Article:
LONDON (Reuters) – The fate of Hong Kong shows China’s true authoritarianism, so the rest of the world should stand up to President Xi Jinping and start putting human rights above financial gains, said at Reuters pro-democracy activist Nathan Law.
China unveiled a national security law this week which, according to pro-democracy protesters in Hong Kong and the West, violates the “one country, two systems” principle enshrined in the 1984 Sino-British treaty which guaranteed autonomy of Hong Kong.
“The protests in Hong Kong have been a window for the world to recognize that China is becoming more and more authoritarian,” Law told Reuters via an Internet video. Law, 26, left Hong Kong this week. He refused to reveal his location.
The law called on the international community to place human rights above the financial interests of trade with the second largest economy in the world and to “deal more multilaterally with the Chinese question”.
“It is important to prioritize human rights issues over trade when we are dealing with China,” he said.
The British flag was lowered over Hong Kong when the colony was returned to China in 1997 after more than 150 years of British rule – imposed after Britain defeated China in the First Opium War.
Britain says national security law violates surrender agreements and that China is crushing the freedoms that helped make Hong Kong one of the brightest financial centers in the world.
Officials in Hong Kong and Beijing said the law was vital in filling the holes in the national security defenses exposed by the protests. China has repeatedly asked the Western powers to stop meddling in Hong Kong affairs.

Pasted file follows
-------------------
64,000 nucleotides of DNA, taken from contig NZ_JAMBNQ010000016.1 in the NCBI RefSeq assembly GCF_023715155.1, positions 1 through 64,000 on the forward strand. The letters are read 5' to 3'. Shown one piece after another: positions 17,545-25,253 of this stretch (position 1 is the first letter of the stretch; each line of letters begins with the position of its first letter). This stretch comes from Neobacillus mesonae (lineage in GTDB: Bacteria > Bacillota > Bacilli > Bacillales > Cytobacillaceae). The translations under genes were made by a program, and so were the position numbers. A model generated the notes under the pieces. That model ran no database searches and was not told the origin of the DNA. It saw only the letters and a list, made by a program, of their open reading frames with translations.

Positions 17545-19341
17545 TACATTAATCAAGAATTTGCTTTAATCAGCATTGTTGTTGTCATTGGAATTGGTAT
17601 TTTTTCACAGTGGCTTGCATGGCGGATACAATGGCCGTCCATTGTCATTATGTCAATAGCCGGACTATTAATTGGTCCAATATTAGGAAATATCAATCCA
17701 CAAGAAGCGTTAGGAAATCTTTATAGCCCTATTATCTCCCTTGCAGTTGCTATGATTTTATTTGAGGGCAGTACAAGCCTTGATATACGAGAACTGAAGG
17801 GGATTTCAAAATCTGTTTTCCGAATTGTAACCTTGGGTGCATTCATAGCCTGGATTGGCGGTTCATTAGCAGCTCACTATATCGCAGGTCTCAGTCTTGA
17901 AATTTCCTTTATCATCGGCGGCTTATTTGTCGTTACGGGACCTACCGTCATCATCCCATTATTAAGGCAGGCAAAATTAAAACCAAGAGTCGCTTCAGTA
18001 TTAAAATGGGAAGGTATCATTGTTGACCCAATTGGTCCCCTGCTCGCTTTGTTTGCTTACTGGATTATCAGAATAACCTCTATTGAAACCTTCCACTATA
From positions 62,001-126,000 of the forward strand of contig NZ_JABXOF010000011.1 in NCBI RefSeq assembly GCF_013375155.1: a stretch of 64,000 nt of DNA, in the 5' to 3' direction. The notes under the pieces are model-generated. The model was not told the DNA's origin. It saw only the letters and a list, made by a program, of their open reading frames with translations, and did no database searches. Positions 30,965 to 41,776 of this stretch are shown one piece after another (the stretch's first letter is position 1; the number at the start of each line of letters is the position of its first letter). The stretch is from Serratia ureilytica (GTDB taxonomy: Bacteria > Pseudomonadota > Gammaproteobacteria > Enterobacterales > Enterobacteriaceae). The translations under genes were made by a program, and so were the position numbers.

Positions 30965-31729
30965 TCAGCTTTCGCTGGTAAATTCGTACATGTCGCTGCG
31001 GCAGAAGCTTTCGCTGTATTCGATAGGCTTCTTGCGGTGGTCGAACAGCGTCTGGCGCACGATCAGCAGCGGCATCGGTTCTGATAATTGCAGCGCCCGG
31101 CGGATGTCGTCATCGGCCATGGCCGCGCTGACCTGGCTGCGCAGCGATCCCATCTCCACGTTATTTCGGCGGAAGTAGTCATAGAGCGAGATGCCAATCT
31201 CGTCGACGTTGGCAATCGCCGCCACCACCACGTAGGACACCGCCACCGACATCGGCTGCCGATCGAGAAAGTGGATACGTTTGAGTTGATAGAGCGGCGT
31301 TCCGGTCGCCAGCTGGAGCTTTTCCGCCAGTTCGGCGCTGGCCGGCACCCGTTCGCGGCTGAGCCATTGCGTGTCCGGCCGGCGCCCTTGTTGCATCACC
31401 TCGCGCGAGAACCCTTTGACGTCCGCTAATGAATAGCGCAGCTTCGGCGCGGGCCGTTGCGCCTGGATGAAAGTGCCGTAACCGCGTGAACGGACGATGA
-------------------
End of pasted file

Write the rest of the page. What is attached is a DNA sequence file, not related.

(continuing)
“National security law is basically the end of” one country, two systems “because there are no longer two systems, no more firewalls between Hong Kong and China – it is basically merged,” said Law. .
“The international community should recognize this and put in place appropriate mechanisms to hold China accountable,” he said. “The international community should examine whether Hong Kong should be granted certain privileges on the basis that Hong Kong was autonomous.”
Law said businesses and professionals are seriously considering leaving Hong Kong, once classified as Asia’s premier financial center, due to the crackdown in China.
While Law said that the national security law was aimed at crushing the pro-democracy movement, he said that Hong Kong would not surrender and that resistance would continue.
“The democratic movement will always be dynamic even if it takes other forms or other modes of representation, but we can still see that the resistance movement is still alive,” said Law.
So what would Law say to President Xi?
“You better quit,” he said.
“It is time for a country leader who knows how to treat people well and lead the country in a healthier and more positive way rather than just spoiling the whole country.”